West Worried By Tensions Around Libyan Oil Terminal

West worried by tensions around Libyan oil terminal

PARIS, (Pakistan Point News - APP - 10th August, 2016) - Six Western countries including Britain, the United States and France expressed concerns Wednesday about mounting tensions around the key Libyan oil terminal of Zueitina. In a call also backed by Germany, Italy and Spain, the countries urged that control of all oil facilities in Libya "be transferred unconditionally and without preconditions or delay back to the legitimate national authorities", the UN-backed Government of National Accord (GNA).

The statement called for "all parties to refrain from hostilities and avoid any action that could damage or disrupt Libya's energy infrastructure". The six countries expressed particular concern about "reports of increasing tension" near Zueitina, one of Libya's largest oil facilities on the Mediterranean coast about 900 kilometres (550 miles) east of Tripoli. Libya's oil sector, the country's main source of income, is managed by the National Oil Company which is split into two rival branches.

The main branch is based in the capital Tripoli and allied to the GNA, but its rival in the east has so far refused to cede power to the internationally recognised Tripoli government. Forces loyal to the eastern government are threatening to seize Zueitina, which is currently mainly under the control of a rival faction, the Petroleum Facilities Guard (PFG). The PFG is loyal to the UN-backed government. The National Oil Company said this month it was preparing to resume exports of crude which have been halted for months because of political differences and attacks by jihadists.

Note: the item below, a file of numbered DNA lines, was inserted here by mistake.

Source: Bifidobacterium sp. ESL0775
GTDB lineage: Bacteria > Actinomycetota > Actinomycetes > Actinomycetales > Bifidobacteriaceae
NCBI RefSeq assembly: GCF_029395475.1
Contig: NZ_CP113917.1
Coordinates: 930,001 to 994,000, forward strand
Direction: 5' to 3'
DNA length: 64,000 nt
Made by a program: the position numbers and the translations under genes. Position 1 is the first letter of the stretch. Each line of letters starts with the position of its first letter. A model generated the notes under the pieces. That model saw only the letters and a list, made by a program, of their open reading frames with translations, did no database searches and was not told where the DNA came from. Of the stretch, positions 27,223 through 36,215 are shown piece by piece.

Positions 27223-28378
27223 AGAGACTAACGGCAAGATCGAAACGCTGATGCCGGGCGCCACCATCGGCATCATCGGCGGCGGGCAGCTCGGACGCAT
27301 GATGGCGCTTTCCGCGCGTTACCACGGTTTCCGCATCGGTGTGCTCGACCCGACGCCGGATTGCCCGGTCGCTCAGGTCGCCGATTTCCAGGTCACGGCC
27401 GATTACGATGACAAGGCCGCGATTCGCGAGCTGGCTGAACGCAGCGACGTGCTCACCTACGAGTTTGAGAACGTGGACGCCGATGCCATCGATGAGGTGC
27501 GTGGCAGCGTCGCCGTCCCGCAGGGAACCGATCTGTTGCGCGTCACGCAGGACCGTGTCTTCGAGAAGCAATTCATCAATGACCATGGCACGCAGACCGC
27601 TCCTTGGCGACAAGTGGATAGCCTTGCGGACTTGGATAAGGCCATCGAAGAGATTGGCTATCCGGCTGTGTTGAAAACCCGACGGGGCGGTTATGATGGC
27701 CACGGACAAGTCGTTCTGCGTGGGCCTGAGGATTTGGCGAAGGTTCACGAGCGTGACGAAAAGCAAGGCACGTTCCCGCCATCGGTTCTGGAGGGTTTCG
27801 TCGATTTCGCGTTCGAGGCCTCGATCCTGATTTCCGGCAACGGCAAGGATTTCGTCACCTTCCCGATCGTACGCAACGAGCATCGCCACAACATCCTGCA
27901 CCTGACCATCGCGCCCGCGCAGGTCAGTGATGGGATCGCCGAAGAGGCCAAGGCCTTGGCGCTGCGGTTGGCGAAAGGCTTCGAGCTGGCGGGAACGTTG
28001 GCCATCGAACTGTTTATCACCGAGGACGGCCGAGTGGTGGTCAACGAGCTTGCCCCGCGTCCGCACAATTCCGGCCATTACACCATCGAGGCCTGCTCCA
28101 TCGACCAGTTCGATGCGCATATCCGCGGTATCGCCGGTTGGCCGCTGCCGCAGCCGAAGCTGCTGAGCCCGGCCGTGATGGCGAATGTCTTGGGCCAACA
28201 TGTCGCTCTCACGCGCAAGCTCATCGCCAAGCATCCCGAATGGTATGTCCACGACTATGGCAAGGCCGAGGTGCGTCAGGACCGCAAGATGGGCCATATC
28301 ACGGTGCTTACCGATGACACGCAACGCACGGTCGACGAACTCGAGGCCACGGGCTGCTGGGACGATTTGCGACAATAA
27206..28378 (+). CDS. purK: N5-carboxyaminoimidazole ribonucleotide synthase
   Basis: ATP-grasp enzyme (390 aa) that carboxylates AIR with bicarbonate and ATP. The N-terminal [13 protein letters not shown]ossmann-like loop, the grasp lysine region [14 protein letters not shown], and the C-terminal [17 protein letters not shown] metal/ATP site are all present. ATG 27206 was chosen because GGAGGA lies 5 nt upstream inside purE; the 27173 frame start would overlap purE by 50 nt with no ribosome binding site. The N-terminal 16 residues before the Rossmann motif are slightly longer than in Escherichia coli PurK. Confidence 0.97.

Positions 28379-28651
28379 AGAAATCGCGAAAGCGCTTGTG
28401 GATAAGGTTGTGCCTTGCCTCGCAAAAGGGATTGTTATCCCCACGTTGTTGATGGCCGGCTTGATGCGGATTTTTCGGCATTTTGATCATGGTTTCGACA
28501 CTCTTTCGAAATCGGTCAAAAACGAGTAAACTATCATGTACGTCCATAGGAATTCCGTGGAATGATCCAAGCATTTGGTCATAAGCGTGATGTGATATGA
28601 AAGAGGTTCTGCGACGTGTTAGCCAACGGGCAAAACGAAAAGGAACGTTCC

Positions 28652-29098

But the eastern authorities have threatened to bomb oil tankers that approach the Libyan coast without their permission. There are reports that the eastern forces have sent dozens of armoured cars towards Zueitina, raising fears of imminent clashes. The six Western governments urged all sides of the conflict to recognise that the oil sector was crucial to the country's future. "Restoring oil exports is vital to generating revenues that can provide for the essential needs of the Libyan people, including electricity, healthcare, and infrastructure," they said in the statement. "It is in the interests of all Libyans that they fully support the efforts led by the GNA to provide these key services to the Libyan people." Libya's oil reserves are estimated at 48 billion barrels, the largest in Africa.